Navonim - The Ramblings of Garnel Ironheart

Navonim - The Ramblings of Garnel Ironheart

Tuesday, 25 December 2007

Ritualistic Rituals

I've often wondered about the contradiction that is Reformism. On one hand, the movement has always functioned on a rejection of the authority of Jewish law as transmitted by our Sages throughout the millenia. On the other hand, a complete rejection means no sense of identity. If a Reformer doesn't want anything to do with Judaism, exactly how does he define himself as a Jew?

The head of the Reformers, one Eric Yoffe, seems to have noticed that recently. As carried in The Jerusalem Post:

"Judaism has expectations and demands, and in return it enriches your life. If it is just convenience, then it is not worth anything."

This sounds very nice, of course, and very un-Reform. Remember this is the movement that until recently referred to the Ten Commandments as the Ten Suggestions, a movement that tried to renew itself a few years ago but couldn't come up with anything actually authoritative because the whole basis of the movement is a rejection of external authority. Unfortunately, Yoffe's epiphany does not last much longer than the above quote thoughts. To wit:

"I am not asking that synagogue goers refrain from driving on Shabbat," said Yoffie. "Our congregants drive to get to synagogue so they are not going to give up driving. But I will ask them to pray Shabbat evening and Shabbat morning and to refrain from everyday work activities. "

"But we are not saying return to Jewish practice as Orthodox Jewry understands it. We are more selective of which of the 613 commandments we choose to keep. Many of those commandments reflected the values of the times in which they were made but do not reflect our times. We accept some and reject others. "

Right. So accept there are responsibilities to being Jewish but pick and choose what you want those responsiblities to be. Please explain then: If I'm choosing what mitzvos I want to practice and the final decision is up to me and no one else, how is this a real responsbility to Judaism? The only authority I'm accepting is myself and if I choose a different set of priorities tomorrow, I am just as free to jettison those mitzvos that I found so important today.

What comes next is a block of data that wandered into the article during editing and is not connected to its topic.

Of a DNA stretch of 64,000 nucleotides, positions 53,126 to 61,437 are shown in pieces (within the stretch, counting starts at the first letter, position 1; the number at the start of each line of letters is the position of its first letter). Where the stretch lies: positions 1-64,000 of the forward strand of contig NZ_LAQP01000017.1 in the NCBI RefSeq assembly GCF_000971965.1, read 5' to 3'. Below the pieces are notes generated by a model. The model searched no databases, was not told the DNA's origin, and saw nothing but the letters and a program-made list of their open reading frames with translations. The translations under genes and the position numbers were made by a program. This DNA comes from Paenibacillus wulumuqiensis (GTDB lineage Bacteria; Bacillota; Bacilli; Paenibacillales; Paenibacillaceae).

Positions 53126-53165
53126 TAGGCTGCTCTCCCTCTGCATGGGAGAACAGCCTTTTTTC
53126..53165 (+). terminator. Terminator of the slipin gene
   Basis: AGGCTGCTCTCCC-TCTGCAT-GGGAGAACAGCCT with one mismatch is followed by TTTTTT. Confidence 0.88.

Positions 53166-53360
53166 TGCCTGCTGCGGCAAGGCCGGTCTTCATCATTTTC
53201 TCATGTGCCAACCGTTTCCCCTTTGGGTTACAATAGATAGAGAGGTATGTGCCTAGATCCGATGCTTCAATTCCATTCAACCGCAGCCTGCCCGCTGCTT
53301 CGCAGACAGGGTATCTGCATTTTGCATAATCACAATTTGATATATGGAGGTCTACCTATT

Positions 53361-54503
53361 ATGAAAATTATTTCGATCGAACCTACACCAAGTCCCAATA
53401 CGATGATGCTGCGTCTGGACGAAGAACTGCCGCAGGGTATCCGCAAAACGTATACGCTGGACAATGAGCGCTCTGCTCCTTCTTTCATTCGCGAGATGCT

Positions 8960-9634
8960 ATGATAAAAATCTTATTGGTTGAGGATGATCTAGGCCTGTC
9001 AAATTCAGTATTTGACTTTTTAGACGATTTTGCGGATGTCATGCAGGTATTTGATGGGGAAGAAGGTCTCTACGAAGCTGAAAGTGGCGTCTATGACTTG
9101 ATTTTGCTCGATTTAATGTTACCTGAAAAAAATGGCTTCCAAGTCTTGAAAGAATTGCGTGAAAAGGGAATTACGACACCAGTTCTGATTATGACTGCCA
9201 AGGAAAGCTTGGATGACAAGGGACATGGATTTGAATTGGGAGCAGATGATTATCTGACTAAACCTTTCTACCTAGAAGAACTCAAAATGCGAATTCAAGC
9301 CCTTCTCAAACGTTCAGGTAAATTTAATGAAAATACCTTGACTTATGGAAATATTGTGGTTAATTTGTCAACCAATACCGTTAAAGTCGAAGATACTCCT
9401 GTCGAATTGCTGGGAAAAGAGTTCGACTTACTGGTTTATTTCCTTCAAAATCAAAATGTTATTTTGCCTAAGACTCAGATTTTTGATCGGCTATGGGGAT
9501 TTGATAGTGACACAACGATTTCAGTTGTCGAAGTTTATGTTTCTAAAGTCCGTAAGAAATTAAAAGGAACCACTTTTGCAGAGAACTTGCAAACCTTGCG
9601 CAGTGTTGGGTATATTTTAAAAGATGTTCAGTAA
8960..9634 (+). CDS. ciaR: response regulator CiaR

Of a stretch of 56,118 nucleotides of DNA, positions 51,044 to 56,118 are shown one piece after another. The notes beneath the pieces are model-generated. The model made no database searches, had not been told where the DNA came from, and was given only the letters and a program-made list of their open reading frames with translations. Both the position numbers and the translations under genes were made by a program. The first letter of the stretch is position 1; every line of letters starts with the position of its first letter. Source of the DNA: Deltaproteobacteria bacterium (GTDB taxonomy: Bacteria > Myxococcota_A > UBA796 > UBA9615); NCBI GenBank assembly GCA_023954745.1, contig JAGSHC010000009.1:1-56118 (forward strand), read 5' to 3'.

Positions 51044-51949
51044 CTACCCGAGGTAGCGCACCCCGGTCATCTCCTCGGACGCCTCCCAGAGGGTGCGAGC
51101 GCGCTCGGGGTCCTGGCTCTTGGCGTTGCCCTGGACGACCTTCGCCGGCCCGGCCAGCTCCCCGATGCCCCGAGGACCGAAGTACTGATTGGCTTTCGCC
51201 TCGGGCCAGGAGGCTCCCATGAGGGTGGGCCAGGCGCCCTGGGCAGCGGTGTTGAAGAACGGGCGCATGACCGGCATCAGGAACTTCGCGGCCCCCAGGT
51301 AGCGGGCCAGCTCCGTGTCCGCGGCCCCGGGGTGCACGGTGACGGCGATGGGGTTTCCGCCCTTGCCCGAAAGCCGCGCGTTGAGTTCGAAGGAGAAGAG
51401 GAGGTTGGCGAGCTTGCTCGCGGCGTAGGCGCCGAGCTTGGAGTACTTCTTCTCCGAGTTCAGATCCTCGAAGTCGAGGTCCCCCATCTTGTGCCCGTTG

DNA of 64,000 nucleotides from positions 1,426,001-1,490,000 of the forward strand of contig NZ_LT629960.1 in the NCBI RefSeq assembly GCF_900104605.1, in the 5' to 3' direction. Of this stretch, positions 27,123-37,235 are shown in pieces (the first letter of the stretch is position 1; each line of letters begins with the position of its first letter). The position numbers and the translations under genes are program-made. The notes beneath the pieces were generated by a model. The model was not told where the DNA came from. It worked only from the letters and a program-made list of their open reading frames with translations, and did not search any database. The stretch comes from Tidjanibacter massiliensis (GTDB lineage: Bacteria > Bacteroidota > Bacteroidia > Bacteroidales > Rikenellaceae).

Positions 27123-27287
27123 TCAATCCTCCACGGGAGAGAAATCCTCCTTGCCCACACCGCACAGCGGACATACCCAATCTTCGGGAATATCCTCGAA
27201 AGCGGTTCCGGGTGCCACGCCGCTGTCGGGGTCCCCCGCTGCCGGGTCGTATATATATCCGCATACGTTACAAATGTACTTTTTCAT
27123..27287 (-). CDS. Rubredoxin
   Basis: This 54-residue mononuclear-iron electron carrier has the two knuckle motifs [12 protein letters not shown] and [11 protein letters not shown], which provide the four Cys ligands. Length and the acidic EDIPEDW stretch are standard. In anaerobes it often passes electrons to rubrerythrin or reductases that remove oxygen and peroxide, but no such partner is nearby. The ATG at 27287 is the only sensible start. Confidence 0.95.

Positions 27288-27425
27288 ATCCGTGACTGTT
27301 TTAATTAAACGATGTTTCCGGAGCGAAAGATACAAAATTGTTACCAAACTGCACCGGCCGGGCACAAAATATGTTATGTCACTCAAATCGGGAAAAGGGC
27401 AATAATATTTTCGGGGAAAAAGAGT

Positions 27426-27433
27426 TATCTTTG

In the end, I still don't understand Reform except as a giant movement of convenient hypocrisy. May they see the error of their ways and return to the Torah fold speedily and in our days.


Kendra said...

They mean well, but sociologically and behaviourally they're just semi-Magisterial Christians without Jesus. I think that explains everything that is good and bad about Reform in a nutshell. Their founders were Jews who fled the traditional communities. They only held on to a sense of loyalty to their ethnicity, not to their religion. To honor that sense of kin tie, they imitated the nearest religious influence: the Christians. This was of course highly ironic. But it was not premeditated. Having disassociated themselves from the Jewish perspective on the divine, they picked up Christianity's major points osmotically.

Torah frequently says the punishment for infractions of the Law is to be cut off from the people. That is precisely what the Reform Jews did, ironically subverting their attempt to be loyal to their antecedent group-identity.

In the above process, Reform Jews accepted all the Christian hallmarks:
(1) Religion as a category in daily life, not the overarching organization of life
(2) Feelings over actions
(3) "Spirituality" inside rather than bringing holiness to what is outside
(4) the conviction that ethical rules only lead to unethical cheaters of those rules.